At the close of the debate on the third night, after a long casuistical and very damaging speech of Mr. Gladstone, the adjournment of the discussion was moved by the honourable member for Southampton. Large expectations had been formed of his success; the House was well filled; his opponents cool and critical; his friends willing to hope, yet almost afraid to trust; when Mr. Cockburn, in a few sentences, set the minds of those friends at rest. Boldly, as he ever does, he grappled with and overcame his opponent's casuistry Not only did he cover the foreign secretary from the attack, but he carried the war into the enemy's quarters, and delivered a speech which was pronounced excellent in its reasoning, its sarcasm and its irony -closely logical, but not pedantic; eloquent, yet not in the smallest degree inflated—most effective as a parliamentary harangue.

After commencing by a statement that by his cheer of Mr. Gladstone he meant in a parliamentary mode to say he was ready to accept the challenge of the right honourable gentleman, and was prepared to answer him, although fully conscious of the vast difference of ability and disparity of power between them, he thus proceeded to give a home-thrust to his adversary:

"Having thus put myself right with the right honourable gentleman, I must take the liberty of saying this-that in all my experience I never heard such a series of misrepresentations and misstatements as those which were made by the honourable gentleman, and I will undertake to prove this assertion step by step and position by position, if the House will grant me its indulgence and forbearance. I

feel, however, the great difficulty in which I am placed in entering upon this debate. If I go into the details of the case for the purpose of showing the fallacies, both in the statements and arguments of the right honourable gentleman, I shall be told by-and-by-because I have the misfortune of belonging to a legal profession-that it was a nisi prius mode of conducting my argument. I think, however, that the manner in which the discussion of this subject has been conducted, both in this house and in another place, has given us abundant evidence that it is not those only who practise in Westminster Hall who are possessed of the power of arguing in nisi prius fashion ; for of all the pettifogging proceedings which I have ever known during my experience this is the worst. It was so commenced elsewhere. If honourable gentlemen choose to introduce this subject to parliament, and make a grave accusation against her majesty's government, and then conduct it, not upon the great principles of national policy and national honour, but by raising questions of minute detail and technicalities, by grossly perverting facts and distorting evidence, and by an utter misrepresentation of what were the true principles that ought to govern this case, let them not be astonished if those who belong to the legal profession, whose habits are to criticise and investigate with logical strictness every species of evidence—to minutely analyze facts as well as study the broad principles of municipal and national law-stung to the quick by the manifest injustice of this proceeding, should rush into the discussion; and, above all, let not the charge come from them that the mere having those acquirements are treating the subject in a nisi prius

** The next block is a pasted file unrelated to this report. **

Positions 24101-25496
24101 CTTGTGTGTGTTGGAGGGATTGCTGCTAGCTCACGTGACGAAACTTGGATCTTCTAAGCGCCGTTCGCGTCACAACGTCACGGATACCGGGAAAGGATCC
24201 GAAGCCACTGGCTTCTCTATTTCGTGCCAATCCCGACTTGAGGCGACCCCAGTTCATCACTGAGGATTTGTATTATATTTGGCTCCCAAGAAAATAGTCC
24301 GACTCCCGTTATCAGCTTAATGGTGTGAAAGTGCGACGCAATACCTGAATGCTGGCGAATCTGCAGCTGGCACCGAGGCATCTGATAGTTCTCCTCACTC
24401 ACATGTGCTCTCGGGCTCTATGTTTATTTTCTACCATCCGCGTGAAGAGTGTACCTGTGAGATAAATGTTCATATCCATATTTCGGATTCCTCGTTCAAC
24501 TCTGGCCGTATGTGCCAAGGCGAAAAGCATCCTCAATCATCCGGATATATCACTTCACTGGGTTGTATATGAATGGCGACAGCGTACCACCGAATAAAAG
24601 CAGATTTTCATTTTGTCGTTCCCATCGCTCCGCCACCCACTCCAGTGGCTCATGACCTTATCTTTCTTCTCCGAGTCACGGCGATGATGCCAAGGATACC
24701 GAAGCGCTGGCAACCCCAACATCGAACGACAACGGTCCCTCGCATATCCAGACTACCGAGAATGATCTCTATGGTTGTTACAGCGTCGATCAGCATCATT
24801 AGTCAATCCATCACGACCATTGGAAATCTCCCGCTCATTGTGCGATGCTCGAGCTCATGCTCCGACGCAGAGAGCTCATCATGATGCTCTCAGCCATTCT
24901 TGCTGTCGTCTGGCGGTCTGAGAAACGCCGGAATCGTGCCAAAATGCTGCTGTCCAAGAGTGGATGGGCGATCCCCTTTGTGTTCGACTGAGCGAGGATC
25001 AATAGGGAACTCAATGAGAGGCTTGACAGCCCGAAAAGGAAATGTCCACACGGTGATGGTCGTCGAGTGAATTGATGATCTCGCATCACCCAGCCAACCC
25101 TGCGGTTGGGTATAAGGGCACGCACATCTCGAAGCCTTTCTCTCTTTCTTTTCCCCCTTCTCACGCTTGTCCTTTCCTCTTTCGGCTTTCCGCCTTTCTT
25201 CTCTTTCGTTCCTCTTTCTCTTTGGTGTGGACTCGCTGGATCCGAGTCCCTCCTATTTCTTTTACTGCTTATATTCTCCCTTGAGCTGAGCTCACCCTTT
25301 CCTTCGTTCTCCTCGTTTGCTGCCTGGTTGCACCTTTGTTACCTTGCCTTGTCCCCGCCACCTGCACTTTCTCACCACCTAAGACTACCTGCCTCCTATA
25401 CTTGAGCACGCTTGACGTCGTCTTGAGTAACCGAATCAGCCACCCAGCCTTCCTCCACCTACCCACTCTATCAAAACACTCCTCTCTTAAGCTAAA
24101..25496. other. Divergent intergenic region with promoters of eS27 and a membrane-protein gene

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Then pointing out the discrepancy between the recorded censure of the Lords which related exclusively to the affairs of Greece, and the arguments in the Commons' debate, which almost dropped the Greek question, and proceeded largely on the policy of the government with respect to the rest of Europe, he divided his own speech into the same branches. On the first, relating to the affairs of Greece, he maintained that, for an admitted wrong sustained by a subject, the government had a right, and it was its bounden duty, to interfere, it being the fundamental principle in the policy of all nations that it is the right and duty of a state to protect its subjects against injuries sustained at the hands of other states, or subjects of such states; that Rome had adopted the principle not in the period of universal dominion, but when she had to fight her battles for empire with other states upon almost equal terms; and that though British subjects living in foreign states sustaining wrong were bound to have recourse in the first instance to the tribunals of the country for redress, yet that in neither of the cases, which had led to the interference of this country, was there the slightest or most remote probability-looking to the law of Greece and the condition of its tribunals-that redress could be obtained from those